Please use this identifier to cite or link to this item: http://hdl.handle.net/1946/31401
Geothermal resources can be employed in service of either direct-use heating applications or indirect-use power generation. This study applies a non-renewable energy savings approach to the evaluation of a prospective geothermal reservoir near the town of Hinton in
Western Alberta, Canada. The energy content of the resource is estimated and two exclusive development options – power generation and space heating – were modelled and analysed.
Monte Carlo simulations were used to determine an estimated wellhead thermal output of 226 MWth at 95% cumulative probability for a project lifetime of 50 years. The thermal power was converted to a brine flow rate of 540 kg/s at the reservoir average temperature of 118°C. A binary power plant was modelled and optimized in EES using the estimated
geothermal flow. The resulting n-butane power plant model produced 12.1 MWe net power with a seasonal range of 9.5-16.1 MWe. The model operated at a thermal efficiency of 9.2% and functional and overall second law efficiencies of 36.4% and 20.0% respectively. A residential district heating system was modelled in EES using a 80 / 40 / -20 design criteria. The design resulted in a system capable of heating over 18,000 houses year-round, with excess energy available to potential industry partners. The heating system operates at 92.4% thermal efficiency under design conditions.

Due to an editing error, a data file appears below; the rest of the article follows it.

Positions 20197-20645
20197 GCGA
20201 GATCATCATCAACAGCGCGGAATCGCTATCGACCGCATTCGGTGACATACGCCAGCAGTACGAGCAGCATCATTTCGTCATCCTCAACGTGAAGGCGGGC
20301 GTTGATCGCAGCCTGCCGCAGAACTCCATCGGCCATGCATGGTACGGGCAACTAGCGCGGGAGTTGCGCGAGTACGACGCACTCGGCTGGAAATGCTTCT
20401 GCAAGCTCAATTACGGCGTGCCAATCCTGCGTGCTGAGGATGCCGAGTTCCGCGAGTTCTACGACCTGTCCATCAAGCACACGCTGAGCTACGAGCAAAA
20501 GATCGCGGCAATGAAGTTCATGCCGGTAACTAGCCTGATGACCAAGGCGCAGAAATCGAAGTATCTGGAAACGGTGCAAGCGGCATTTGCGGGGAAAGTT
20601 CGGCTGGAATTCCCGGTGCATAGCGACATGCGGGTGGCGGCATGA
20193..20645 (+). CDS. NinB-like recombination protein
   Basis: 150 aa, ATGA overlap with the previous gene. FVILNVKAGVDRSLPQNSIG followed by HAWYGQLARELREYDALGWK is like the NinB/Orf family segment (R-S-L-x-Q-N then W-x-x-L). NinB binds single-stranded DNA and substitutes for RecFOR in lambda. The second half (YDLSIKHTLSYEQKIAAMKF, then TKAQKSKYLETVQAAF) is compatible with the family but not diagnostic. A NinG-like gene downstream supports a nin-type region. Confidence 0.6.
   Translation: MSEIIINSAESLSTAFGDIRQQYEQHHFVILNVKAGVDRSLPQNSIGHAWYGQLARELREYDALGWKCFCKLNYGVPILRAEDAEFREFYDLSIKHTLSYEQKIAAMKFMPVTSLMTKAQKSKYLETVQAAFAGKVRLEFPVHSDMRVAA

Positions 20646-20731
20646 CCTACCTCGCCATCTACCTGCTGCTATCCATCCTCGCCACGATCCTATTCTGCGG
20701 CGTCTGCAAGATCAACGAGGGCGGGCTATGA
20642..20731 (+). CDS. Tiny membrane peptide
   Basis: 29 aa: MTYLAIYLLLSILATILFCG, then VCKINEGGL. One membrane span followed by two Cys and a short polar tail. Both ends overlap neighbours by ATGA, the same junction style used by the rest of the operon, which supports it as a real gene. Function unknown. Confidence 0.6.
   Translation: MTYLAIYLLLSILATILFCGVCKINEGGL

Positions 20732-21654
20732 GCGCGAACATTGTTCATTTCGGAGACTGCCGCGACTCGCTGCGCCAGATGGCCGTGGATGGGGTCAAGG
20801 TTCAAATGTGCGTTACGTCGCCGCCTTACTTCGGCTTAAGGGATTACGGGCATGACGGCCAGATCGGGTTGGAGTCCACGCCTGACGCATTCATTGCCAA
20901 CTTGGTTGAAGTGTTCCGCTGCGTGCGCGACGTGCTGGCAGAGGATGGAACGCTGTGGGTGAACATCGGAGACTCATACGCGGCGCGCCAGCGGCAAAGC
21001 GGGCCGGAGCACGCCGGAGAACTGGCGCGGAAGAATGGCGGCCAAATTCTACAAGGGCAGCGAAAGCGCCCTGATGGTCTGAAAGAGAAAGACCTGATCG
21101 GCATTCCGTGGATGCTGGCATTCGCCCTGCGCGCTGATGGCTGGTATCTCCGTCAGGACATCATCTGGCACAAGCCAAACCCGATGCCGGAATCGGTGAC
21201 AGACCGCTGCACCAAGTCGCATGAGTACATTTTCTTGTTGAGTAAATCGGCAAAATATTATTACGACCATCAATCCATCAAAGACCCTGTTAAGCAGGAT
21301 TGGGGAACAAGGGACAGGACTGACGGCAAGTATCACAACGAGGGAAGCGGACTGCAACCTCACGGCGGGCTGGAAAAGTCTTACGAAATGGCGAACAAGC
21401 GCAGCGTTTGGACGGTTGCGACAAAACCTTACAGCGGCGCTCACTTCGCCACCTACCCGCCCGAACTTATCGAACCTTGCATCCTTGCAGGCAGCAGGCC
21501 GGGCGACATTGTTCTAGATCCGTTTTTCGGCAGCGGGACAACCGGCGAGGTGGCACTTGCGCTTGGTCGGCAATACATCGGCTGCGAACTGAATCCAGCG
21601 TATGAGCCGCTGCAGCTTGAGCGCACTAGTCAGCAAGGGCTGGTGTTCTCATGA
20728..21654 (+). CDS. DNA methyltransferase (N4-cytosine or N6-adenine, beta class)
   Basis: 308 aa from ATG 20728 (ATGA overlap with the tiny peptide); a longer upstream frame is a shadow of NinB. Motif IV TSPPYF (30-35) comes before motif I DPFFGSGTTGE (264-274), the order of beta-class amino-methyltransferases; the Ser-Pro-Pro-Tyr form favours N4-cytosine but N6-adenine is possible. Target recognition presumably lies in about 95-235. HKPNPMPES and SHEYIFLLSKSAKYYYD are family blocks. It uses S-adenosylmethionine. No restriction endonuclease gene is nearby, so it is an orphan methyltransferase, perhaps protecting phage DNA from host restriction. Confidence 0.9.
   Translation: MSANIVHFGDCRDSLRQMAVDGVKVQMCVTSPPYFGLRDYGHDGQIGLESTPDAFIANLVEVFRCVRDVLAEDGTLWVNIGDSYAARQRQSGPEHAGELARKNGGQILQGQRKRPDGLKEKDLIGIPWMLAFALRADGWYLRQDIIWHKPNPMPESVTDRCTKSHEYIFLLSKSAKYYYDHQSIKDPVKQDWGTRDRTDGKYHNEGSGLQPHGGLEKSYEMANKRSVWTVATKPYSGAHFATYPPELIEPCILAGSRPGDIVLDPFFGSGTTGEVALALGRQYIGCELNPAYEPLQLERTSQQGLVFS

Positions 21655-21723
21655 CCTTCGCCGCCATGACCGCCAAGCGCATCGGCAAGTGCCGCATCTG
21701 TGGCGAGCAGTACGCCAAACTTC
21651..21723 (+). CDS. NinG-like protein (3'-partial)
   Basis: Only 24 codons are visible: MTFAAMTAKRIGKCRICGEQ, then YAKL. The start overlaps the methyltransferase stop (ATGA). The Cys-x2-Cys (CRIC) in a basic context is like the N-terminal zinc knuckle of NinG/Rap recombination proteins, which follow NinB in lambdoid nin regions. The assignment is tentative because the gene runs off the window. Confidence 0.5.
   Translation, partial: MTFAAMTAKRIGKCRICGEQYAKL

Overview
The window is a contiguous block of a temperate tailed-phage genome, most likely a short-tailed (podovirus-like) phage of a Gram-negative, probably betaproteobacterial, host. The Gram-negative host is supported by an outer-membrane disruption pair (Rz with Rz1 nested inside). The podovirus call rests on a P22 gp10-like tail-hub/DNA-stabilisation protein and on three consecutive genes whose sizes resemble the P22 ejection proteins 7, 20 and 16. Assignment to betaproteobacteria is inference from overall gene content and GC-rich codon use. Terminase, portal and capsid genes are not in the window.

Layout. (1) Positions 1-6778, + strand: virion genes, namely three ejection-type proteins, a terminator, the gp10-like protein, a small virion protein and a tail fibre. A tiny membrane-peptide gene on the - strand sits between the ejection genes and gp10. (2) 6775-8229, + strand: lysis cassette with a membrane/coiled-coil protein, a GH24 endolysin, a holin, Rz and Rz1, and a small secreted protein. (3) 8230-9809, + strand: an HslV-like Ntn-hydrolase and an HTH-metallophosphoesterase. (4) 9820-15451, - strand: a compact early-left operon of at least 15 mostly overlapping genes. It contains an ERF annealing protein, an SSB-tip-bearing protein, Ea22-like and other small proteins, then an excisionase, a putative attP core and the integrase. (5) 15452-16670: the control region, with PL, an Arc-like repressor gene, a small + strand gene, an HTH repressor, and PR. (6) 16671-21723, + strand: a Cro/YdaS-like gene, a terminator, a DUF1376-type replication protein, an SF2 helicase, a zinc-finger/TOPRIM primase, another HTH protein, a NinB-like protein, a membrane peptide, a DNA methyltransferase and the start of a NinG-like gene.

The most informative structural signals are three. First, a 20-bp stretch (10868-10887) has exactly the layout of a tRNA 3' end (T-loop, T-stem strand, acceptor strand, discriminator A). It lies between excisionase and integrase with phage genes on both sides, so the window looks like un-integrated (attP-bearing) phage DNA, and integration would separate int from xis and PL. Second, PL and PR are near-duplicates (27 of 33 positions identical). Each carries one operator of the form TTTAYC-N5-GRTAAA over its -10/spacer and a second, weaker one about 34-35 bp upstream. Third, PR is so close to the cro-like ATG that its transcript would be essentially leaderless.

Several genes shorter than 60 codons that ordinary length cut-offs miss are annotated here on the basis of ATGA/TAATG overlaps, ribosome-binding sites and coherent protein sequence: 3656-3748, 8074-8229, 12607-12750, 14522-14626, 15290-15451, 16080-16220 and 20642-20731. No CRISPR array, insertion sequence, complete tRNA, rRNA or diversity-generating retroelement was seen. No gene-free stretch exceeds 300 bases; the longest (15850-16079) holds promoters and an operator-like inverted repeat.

The power plant scenario provides 108 GWh annually, translating to a fossil fuel energy content savings of 649 TJ per year. The district heating option provides a potential of 3840 TJ of thermal energy annually, resulting in a fossil fuel savings of approximately 4267 TJ – an increase of 557% from the power generation scenario.
In total, the prospective heating network would then save 213 PJ (5.76B m3 natural gas) of non-renewable energy, more than six times the 32.4 PJ (0.87B m3 natural gas) saved by the power generation scenario. Alternatively, if designed to serve only the residential energy
needs of the nearby town of Hinton, the power plant could provide 100 TJ/year for almost 200 years and the heating system 301 TJ/year for over 630 years.
The results of this case study analysis are applicable to any similar community located within an energy economy dominated by fossil fuels. The seminal finding from the study is the conclusion that the non-renewable energy payback of direct-use application was 6.6 times that
of the indirect application. Using available geothermal resources to replace space heating most readily fulfills the objective of displacing the maximum amount of non-renewable energy.
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